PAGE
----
Part 1 discussed Paul’s perspective on leadership. Today we’ll look at Peter’s. These two men were the primary leaders of the first generation of believers. I’m amazed that their distinct leadership did not split the fledgling Church. Two dynamic apostles, living in different places, ministering to different people. Many considered them rivals, and they publicly disagreed on a major theological dispute, but stayed united to the end. We’re here as a result.
Few leaders holding similar positions and of similar gravitas have managed this feat, even in the Church. Despite their differences, Paul and Peter’s view of leadership was the same—the exact opposite of the world’s perspective. Don’t be deceived, you cannot lead the Church by mimicking the world. You may build a big church, you may gain wealth or fame, but it will not stand the test of fire (I Corinthians 3:10-15).
Peter’s introduction in verse one puts it all in perspective: “I appeal as a fellow elder and a witness of Christ’s suffering who also will share in the glory to be revealed…” When we step up to lead in the church, we follow the footsteps of those who’ve gone before. We lead in light of the suffering of Jesus—His blood poured out, His mission to reconcile mankind; we lead in light of eternity. One day we will stand before the throne and give account. Let’s live for that day, not for the cheap and temporary pleasures of this world.
“Be shepherds of God’s flock that is under you care, watching over them – not because you must, but because you are willing as God wants you to be” Your church is not your church. Jesus is the Great Shepherd; He is the One who died for the flock. It’s an incredible honor to carry His title, but we need to avoid the temptation into thinking that church exists to serve us. Most problems in Christian leadership begin by failing to understand our place.
“Not pursuing dishonest gain, but eager to serve” Root out greed! Seriously! How many times do we need to hear this? Don’t let money serve as your primary motivation in ministry.
“Not lording it over those entrusted to you, but being examples to the flock” Model servant leadership. In the world, the followers serve the vision of the leader. In the Kingdom, the leader sets the example and serves the church. Leaders lay down their rights, leaders sacrifice, and leaders lead by example. Your example will be far more powerful than your words. Words increase knowledge, but a godly example will shape culture. Who you are will always make a far greater impact than what you say.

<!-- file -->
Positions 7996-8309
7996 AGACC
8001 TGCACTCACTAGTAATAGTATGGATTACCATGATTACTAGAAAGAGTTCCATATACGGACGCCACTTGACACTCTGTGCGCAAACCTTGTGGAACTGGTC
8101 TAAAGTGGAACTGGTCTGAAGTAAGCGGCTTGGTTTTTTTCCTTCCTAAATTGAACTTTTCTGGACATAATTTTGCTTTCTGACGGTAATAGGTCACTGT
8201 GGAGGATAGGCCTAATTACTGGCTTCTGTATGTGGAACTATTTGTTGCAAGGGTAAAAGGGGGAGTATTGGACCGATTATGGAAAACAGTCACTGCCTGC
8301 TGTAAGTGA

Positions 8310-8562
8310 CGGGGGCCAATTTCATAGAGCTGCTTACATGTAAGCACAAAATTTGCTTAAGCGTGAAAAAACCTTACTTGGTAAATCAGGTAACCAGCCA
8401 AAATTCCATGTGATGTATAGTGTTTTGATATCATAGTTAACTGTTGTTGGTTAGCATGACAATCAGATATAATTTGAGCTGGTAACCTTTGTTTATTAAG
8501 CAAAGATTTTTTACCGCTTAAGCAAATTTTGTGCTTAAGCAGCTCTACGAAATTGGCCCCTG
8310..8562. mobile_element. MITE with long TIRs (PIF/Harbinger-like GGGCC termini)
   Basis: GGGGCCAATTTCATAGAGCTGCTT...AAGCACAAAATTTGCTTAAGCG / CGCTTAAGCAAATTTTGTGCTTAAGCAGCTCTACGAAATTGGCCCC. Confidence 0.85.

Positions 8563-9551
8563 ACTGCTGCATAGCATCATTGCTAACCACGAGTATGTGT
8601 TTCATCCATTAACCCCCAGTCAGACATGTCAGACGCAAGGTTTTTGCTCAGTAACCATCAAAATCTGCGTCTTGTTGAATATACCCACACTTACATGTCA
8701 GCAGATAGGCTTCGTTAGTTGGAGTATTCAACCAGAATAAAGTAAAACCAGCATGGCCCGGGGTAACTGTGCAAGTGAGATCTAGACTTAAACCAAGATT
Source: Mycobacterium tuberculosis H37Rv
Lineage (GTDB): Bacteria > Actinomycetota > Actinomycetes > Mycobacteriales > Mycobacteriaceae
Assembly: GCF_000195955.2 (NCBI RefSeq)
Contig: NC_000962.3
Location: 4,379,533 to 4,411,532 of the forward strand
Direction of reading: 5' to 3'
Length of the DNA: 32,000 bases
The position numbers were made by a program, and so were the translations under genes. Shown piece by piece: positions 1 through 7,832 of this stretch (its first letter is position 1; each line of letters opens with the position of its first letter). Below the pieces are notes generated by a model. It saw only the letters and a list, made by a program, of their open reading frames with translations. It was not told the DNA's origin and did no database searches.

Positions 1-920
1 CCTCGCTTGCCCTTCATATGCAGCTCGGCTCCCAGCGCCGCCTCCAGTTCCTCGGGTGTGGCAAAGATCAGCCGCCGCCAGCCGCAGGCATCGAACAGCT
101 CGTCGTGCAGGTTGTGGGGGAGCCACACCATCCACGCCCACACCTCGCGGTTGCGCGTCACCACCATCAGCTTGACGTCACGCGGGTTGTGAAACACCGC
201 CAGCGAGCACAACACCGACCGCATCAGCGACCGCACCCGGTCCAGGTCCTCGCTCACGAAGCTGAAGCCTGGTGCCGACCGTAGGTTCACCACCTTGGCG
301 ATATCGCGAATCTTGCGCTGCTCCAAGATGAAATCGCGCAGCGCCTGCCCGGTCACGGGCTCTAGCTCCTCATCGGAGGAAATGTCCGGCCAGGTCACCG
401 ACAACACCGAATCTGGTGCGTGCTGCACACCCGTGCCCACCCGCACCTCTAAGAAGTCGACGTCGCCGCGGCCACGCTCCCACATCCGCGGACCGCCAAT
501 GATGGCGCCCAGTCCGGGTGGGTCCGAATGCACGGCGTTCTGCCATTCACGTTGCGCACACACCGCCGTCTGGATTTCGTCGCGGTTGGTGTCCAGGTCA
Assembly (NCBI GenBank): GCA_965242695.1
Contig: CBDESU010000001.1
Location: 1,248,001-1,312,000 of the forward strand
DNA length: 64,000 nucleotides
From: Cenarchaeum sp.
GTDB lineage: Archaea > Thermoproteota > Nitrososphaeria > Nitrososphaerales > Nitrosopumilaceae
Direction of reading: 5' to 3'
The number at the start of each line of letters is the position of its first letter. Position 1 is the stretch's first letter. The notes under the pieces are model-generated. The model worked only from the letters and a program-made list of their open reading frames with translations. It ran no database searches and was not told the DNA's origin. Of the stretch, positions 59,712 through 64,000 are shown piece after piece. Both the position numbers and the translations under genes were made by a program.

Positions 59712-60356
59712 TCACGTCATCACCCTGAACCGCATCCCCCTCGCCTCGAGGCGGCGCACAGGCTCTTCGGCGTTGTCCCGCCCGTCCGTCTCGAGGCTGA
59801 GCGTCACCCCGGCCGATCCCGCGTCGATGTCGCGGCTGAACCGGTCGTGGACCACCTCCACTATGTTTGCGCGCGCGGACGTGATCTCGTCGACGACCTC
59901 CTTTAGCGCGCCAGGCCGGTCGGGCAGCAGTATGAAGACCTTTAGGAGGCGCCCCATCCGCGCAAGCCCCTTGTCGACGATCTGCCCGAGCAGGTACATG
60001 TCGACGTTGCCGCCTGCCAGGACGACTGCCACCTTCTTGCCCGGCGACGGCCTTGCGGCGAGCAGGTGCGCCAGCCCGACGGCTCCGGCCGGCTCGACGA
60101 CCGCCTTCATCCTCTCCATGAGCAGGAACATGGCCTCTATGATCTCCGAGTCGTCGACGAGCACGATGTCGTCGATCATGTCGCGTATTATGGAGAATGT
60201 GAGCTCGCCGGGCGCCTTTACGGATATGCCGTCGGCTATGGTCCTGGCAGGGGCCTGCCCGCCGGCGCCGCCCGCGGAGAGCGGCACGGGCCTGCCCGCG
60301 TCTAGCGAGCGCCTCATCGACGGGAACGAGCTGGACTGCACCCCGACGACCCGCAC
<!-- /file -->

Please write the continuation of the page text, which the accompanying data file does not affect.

“Clothe yourselves with humility toward one another” Live humbly. Success is one of the greatest dangers in leadership. Avoid the temptation to find your identity in the fruit of your ministry. When the ministry struggles you’ll live insecure, then when things excel, you’ll slip into pride. Both reveal your immaturity and worldly thinking. You may be able to draw a crowd or utilize a leadership gift, but you cannot change a heart. Real transformation only takes place when we recognize our inability to provide it.
“Cast all your anxiety on him because he cares for you” Go to God with your worries and fears. Few people can relate to the anxiety facing pastors. We hold people in their greatest loss. We carry the weight of people’s sin, and watch the destruction unfold in those they love. We watch our friends leave the church. I’ve found that at almost any point in time, there is at least something that weighs heavily on my mind. To thrive in ministry we must learn to cast our worries onto Jesus. We need to let Him carry the burden and learn to trust that He is truly in control.
“Be alert and of sober mind. Your enemy the devil prowls around like a roaring lion looking for someone to devour. Resist him…” Aggressively fight temptation. We need to remember that we’re at war. Complacency is a dangerous place for a pastor to walk. We’ve been empowered to overcome and can live confident, but we must also live with the awareness that temptation lurks in the shadows. Find brothers and sisters to walk with. Live a transparent life. Confess sin while it’s still just a seed, not once it’s already in full bloom.
Above all, let’s fix our eyes on Jesus, always remembering that “the God of all grace, who called you to his eternal glory in Christ, after you have suffered a little while, will himself restore you and make you strong, firm and steadfast. To him be the power for ever and ever. Amen.”